Columbarium

1. a. Rom. Antiq. A subterranean sepulchre, having in its walls niches or holes for cinerary urns; also one of these niches or recesses.
b. A similar structure in a modern crematorium.
2. A pigeon-house, dove-cote; a pigeon-hole.
3. A hole left in a wall for the insertion of the end of a beam.
Michael Nixon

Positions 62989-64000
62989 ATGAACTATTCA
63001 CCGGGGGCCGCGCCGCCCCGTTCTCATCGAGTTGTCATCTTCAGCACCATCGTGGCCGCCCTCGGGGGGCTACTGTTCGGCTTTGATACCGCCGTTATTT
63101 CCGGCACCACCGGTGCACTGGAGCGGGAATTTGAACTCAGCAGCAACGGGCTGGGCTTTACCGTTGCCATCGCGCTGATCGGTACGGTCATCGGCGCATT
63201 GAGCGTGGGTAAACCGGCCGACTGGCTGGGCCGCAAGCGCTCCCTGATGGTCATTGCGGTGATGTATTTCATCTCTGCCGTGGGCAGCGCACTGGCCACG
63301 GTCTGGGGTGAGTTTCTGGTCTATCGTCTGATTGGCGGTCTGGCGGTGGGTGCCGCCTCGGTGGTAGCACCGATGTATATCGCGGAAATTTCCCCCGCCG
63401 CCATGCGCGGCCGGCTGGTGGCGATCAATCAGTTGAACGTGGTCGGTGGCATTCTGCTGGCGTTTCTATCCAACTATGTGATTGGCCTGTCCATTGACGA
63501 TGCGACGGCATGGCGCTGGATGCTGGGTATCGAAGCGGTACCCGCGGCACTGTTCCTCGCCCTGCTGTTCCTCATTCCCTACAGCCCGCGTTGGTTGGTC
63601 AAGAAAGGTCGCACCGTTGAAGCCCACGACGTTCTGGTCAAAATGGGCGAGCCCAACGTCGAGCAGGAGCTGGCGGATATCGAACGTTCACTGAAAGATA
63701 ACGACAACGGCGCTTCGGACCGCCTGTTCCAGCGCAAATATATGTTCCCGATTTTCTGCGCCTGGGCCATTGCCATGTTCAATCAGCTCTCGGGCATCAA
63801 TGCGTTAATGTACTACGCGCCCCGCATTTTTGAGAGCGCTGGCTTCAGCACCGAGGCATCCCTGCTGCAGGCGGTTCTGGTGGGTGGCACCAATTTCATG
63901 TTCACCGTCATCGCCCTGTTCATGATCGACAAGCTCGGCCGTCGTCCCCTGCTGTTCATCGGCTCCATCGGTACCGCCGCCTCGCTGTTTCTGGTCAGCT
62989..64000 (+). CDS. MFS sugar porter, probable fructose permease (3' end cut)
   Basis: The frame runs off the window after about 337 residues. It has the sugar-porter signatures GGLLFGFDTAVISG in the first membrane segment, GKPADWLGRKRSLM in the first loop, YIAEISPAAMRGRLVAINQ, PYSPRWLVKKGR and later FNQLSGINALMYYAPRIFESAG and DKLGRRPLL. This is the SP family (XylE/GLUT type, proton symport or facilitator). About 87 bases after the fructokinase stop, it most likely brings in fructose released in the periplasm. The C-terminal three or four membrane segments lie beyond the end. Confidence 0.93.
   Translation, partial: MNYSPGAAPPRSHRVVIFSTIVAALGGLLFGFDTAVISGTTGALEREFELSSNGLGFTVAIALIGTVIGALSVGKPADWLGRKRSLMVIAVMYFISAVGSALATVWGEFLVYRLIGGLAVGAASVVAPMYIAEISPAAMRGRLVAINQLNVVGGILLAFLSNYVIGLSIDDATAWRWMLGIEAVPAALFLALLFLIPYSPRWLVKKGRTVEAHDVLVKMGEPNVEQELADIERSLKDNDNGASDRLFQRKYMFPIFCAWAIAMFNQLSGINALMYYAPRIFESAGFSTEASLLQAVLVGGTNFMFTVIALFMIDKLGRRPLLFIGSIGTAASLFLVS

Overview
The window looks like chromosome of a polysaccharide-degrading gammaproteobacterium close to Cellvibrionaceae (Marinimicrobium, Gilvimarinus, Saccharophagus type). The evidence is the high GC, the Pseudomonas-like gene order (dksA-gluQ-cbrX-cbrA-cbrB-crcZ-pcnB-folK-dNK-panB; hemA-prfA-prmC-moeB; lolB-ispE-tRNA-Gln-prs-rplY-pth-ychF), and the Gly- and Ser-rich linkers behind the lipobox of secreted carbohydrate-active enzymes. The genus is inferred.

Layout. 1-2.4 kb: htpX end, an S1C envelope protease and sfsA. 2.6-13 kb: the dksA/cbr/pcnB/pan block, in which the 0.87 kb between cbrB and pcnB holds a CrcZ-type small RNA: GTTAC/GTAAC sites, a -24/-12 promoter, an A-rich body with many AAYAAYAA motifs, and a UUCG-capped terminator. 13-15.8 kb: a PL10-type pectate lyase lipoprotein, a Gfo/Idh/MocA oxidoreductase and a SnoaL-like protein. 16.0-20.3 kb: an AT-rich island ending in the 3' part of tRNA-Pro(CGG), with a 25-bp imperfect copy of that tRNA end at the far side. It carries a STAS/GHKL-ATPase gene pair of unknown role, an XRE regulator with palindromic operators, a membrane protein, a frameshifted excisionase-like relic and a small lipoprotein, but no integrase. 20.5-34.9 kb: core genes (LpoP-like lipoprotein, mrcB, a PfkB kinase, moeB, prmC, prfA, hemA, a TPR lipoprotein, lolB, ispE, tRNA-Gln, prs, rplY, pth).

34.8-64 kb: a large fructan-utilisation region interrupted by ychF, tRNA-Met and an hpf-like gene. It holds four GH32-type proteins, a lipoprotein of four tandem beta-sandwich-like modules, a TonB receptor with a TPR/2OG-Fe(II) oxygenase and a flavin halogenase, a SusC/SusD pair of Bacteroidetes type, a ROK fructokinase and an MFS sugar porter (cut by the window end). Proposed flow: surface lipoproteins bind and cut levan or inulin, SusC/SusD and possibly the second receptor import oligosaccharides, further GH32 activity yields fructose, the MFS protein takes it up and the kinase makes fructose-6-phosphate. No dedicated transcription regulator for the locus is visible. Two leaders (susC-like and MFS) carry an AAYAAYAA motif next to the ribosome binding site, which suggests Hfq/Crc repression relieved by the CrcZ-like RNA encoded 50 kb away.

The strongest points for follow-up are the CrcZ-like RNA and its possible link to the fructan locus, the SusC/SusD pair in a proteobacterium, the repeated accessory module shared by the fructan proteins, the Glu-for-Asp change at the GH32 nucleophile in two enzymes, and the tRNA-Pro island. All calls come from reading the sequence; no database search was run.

Michael Nixon was born in Cape Town. He started out as a scholar at Loreto Convent, Sea Point, but matriculated from Pretoria Boys High. Pursuing a musical career he began to learn to perform Indian classical music, with the most generous, accomplished and creative people in South Africa, in Chennai, India, and in the USA; this study continues today. Alongside performance he sought to make theoretical and historical sense of India’s vast musical tradition, resulting in a number of publications and a 1986 thesis on the important South Indian musical-dramatic work, Nantanar Carittiram. This 19th-century work—dealing in an original, imaginative and humane way with a Dalit saint’s life—caught the imagination of the Indian nationalist movement and of Indian South Africans; these people saw in it parallels with their personal and political conundrums. Along the way he studied ethnomusicology and developed his interest in African music. Besides lecturing in the USA, Durban and at UCT, he has—since 1980—been involved with audiovisual archives and museums. He has found curating the Percival R Kirby Collection of Musical Instruments at UCT an exciting stretch of skills and intellect. His research project on the collector and collection entails biographies of Kirby and his collection, and finds a stimulating and sustaining base in the Research Initiative in Archive and Public Culture.